Here are a few close-ups of the baby Scarlet Runner beans. They're quite small at the moment and I'm a bit unsure when to harvest them as they are a new variety to me and nobody I know has ever grown them.

 Below are a couple of pictures of the developing Red Noodle Beans. I'm so excited about them and can't wait to see them develop their color and length. Yes, these look like they'll be red! You can especially see the color in the second photo.

 And below are some noodle bean blossoms. They seem to be rather demure and I miss them before they are already gone and showing beans instead.
On the opposite end of the garden the fence has some beans too. The first is called Aunt Jean's pole bean and it is being grown for dried beans. I've never done this before, so hoping those nice plump beans you see below will dry well. I picked this variety because it is a pole bean and I just don't have the space to devote to the bush varieties.
 Last of the pole beans is good old Kentucky Wonder. It is taking forever to produce and I have taken the photo below of the one and only blossom I've seen so far on those vines. Hope there are more!
 It seems just wrong not to include a picture of my workhorse bush beans. They have been the foundation of my bean harvest for years. I have three plantings of Fresh Pick and the bed pictured is the second one, just about ready to produce. This year I had a scare when Johnny's seeds didn't carry them in their catalogue, but thankfully they still had them to order online. If they don't carry them next year I may have to search out another variety. I've tried Provider in the past and liked them, but not as well as these.
Those are my bean tales for 2013! I'll be sure to post pictures of the noodle beans when they look like noodles!

Tuesday, August 13, 2013

And The Winner Is.....!

The final poundage count for the onions is in! It destroyed my last record! Oh, alright, I've only been weighing my produce for three years, but what a good year for onions! I posted about them earlier, definitely the star of the 2013 garden. Aren't they gorgeous?? If I do say so myself.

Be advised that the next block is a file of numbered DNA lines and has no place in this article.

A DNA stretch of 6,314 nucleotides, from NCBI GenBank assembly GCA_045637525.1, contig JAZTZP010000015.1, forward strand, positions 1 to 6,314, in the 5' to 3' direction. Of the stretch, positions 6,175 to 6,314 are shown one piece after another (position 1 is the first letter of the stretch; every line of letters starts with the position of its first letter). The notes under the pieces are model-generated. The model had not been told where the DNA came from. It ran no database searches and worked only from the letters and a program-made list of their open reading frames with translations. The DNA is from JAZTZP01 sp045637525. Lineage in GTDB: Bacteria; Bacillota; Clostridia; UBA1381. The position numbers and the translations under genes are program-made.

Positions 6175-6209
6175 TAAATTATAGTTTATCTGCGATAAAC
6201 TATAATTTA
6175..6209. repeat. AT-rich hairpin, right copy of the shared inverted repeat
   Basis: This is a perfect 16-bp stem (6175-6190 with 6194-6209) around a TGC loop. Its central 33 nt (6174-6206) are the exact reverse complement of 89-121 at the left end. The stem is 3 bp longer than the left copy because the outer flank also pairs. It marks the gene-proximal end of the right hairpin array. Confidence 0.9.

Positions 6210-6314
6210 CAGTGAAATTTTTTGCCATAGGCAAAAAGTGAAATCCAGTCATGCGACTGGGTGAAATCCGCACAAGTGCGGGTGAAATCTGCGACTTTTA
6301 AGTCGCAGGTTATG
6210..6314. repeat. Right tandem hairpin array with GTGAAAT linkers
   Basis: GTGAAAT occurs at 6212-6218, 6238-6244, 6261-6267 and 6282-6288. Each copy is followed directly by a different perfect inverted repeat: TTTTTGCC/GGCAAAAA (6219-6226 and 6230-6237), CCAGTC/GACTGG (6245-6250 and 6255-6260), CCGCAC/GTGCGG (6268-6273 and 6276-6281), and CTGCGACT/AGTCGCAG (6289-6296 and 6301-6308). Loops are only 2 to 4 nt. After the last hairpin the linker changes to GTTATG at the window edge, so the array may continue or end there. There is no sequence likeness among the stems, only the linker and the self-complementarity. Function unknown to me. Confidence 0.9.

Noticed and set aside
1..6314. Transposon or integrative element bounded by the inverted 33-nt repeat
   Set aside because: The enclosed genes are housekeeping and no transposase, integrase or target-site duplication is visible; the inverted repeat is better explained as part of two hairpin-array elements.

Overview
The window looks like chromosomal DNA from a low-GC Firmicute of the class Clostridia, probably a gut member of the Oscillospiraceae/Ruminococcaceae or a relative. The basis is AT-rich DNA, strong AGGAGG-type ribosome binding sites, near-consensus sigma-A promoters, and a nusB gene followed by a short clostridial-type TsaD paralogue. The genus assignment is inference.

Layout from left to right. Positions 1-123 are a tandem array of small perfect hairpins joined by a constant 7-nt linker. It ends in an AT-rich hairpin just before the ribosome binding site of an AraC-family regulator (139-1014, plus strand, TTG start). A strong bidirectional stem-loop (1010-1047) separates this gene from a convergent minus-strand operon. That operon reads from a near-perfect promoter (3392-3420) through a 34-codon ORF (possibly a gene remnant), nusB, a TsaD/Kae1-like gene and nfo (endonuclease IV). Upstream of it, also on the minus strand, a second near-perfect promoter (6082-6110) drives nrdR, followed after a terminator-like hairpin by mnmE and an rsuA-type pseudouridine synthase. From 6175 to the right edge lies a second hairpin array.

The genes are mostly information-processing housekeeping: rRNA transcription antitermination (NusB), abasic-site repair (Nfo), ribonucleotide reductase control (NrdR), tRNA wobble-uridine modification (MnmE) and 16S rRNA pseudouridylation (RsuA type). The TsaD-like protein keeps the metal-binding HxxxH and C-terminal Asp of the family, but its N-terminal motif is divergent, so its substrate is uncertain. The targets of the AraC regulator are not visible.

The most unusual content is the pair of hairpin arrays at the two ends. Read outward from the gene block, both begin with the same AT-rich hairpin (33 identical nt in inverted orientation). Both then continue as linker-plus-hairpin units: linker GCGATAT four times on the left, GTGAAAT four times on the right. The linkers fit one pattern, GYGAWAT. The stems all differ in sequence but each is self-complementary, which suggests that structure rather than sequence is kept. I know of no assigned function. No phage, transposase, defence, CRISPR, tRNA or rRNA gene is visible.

I plant about the same number of onions every year, starting the seeds in February. Two years ago I got a hefty 40 and 3/4 pounds that saw us comfortably through the year, and we do cook a lot with onions. Last year I got a miserable 13 and 3/4 pounds of mostly small marble sized onions. And you know what a pain in the neck it is to peel multiple little onions when a recipe calls for one large one. But this year! I had them curing outside for a week until the weatherman lied to me and I left them uncovered only to get rained on. So they were trimmed and brought into our very dry basement to complete the process for another week before they were weighed and put in their baskets. The final total: 74 and 1/2 pounds!!! From about the same number of onions, because this year, they grew BIG! Yeah, baby!
 The basket in the forefront is full of Ailsa Craigs. They will be used first, since they usually only store well for about 2 months. They are huge, the two largest weigh 3/4 pound each. The rear baskets contain a variety of storage onions: Redwing, Prince (a favorite), Pontiac and Varsity with a couple of Copra thrown in for good measure. I weighed the shallots too: there are four pounds of nice large ones.
Told my husband to freely use all the onion he wants when he's whipping up a dish. I know I will! Chopping the onions just got a whole lot easier!

Monday, August 12, 2013

Harvest Monday

Here it is Monday again and time to join in the weekly garden show-and-tell hosted at Daphne's Dandelions where gardeners everywhere are sharing what they harvested this past week.
 With all our partial shade here, I do better with greens than many other veggies. Kale is still producing nicely. This batch went into a large kettle of kale and bean soup, made on an unusually damp and chilly day last week, a day that felt more like late September than early August.